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Rana's Wedding

My Frightening Rushed Palestinian Roadblock Wedding

About.com Rating 3.5 Star Rating

By Jürgen Fauth

Rana's Wedding

Clara Khoury as Rana

Like the 1999 German hit "Run Lola Run," the new movie by Palestinian director Hany Abu-Assad opens with an ultimatum and a plucky heroine alone in her room, wondering which way to turn. Both films feature menacing dogs, lost plastic bags, and an aimless, poorly shaved lover.

But that's where the similarities end, because contemporary Berlin is a happier place than Jerusalem in 2003. For one thing, Tom Tykwer's redhead Lola didn't have to deal with roadblocks, trigger-happy soldiers, and bomb squads. For another, Lola was fiercely self-determined, while Rana (Clara Khoury) has to contend not only with political oppression but the dominating role men are assigned in her culture.

And by men, I mean Rana's father, who presents her with the choice to either come to live with him in Egypt or marry one of a list of acceptable suitors he picked for her. She has until 4pm to decide--but Rana has other plans. She races across the city to find her lover Khalil (Kahlifa Natour) and marry him before her father's ultimatum runs out.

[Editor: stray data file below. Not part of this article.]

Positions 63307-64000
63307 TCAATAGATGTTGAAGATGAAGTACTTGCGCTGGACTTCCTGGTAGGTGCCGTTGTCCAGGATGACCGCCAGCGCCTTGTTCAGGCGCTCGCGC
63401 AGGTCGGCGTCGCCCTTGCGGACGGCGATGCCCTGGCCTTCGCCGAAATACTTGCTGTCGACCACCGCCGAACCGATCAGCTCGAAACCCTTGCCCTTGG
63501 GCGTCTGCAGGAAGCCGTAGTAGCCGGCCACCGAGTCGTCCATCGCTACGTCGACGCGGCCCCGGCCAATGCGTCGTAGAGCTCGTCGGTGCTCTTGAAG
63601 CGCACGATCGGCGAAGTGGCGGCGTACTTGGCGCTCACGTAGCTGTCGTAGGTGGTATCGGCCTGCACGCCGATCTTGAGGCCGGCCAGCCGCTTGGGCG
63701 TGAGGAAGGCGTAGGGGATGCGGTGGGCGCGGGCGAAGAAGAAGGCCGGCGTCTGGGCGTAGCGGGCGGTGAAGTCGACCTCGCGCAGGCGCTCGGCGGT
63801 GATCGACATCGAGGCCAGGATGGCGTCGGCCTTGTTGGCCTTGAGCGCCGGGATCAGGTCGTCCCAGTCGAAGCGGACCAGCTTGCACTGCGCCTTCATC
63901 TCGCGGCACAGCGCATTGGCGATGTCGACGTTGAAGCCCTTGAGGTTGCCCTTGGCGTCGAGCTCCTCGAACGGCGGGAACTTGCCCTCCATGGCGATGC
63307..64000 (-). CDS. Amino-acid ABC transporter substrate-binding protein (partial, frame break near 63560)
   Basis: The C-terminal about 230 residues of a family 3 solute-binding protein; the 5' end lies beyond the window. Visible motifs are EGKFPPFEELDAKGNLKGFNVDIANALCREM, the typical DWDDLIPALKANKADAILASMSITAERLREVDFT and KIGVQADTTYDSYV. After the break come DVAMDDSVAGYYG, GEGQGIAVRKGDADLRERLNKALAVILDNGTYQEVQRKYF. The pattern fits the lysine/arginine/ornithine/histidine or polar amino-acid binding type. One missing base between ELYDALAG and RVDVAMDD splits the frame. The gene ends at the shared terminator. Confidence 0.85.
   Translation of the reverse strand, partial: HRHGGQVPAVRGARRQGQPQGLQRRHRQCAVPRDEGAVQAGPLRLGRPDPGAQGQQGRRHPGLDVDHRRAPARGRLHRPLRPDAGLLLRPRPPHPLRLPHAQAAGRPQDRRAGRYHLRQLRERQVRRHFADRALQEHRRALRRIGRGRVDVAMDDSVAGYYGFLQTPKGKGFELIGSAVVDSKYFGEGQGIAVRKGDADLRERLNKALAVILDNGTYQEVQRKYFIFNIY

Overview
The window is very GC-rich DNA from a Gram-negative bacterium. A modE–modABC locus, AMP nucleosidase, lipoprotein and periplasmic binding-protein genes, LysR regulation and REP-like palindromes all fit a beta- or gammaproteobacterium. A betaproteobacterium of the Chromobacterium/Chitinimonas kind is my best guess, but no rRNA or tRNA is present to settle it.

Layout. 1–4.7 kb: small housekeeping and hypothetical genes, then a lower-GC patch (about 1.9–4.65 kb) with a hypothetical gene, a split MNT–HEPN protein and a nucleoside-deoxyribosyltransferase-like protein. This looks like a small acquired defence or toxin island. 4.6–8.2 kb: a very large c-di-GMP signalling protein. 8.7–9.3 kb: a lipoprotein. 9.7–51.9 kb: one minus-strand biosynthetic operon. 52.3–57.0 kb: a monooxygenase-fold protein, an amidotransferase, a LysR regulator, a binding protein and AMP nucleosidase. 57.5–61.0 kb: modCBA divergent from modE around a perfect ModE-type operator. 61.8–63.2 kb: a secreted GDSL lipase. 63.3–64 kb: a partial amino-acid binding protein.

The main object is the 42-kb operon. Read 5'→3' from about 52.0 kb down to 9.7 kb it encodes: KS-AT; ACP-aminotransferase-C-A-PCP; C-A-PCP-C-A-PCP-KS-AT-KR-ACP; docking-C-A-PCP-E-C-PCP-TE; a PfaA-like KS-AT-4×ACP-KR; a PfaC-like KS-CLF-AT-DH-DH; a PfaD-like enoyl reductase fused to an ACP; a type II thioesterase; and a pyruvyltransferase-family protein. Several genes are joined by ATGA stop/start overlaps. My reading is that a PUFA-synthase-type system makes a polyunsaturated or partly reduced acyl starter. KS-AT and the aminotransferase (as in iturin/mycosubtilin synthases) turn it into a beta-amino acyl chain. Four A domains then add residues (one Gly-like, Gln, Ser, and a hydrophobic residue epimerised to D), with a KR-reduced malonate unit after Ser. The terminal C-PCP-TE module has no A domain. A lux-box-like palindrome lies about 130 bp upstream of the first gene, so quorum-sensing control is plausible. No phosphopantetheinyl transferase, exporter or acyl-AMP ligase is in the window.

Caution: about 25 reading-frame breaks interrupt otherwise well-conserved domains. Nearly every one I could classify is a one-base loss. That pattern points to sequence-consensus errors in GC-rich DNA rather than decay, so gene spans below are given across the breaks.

Like that man lost in yet another embattled city, Leopold Bloom, Rana's odyssey takes her past an encyclopedic view of her world: funeral processions, omnipresent security cameras, demolitions, uzis, and the humiliations of dealing with a hostile bureaucracy.

Before Rana can have her scary, rushed Palestinian wedding (a ceremony that involves the bride only as a spectator while the men shake hands over the dowry) she has to overcome fear, doubt, and literal as well as metaphorical barriers.

Director Abu-Assad focuses closely on Rana's subjective reality and pays equal attention to mud on her shoe and the skirmishes between soldiers and rock-throwing children.

"Rana's Wedding" is vibrant filmmaking that manages to deliver pertinent news about life under occupation. It is a welcome lesson in how the private and the political intersect to the point where they become indistinguishable.

The film, which was the opening feature at this year's International Human Rights Watch Film Festival and which also played at Cannes and other major global festivals, opens at Cinema Village in New York on August 22.

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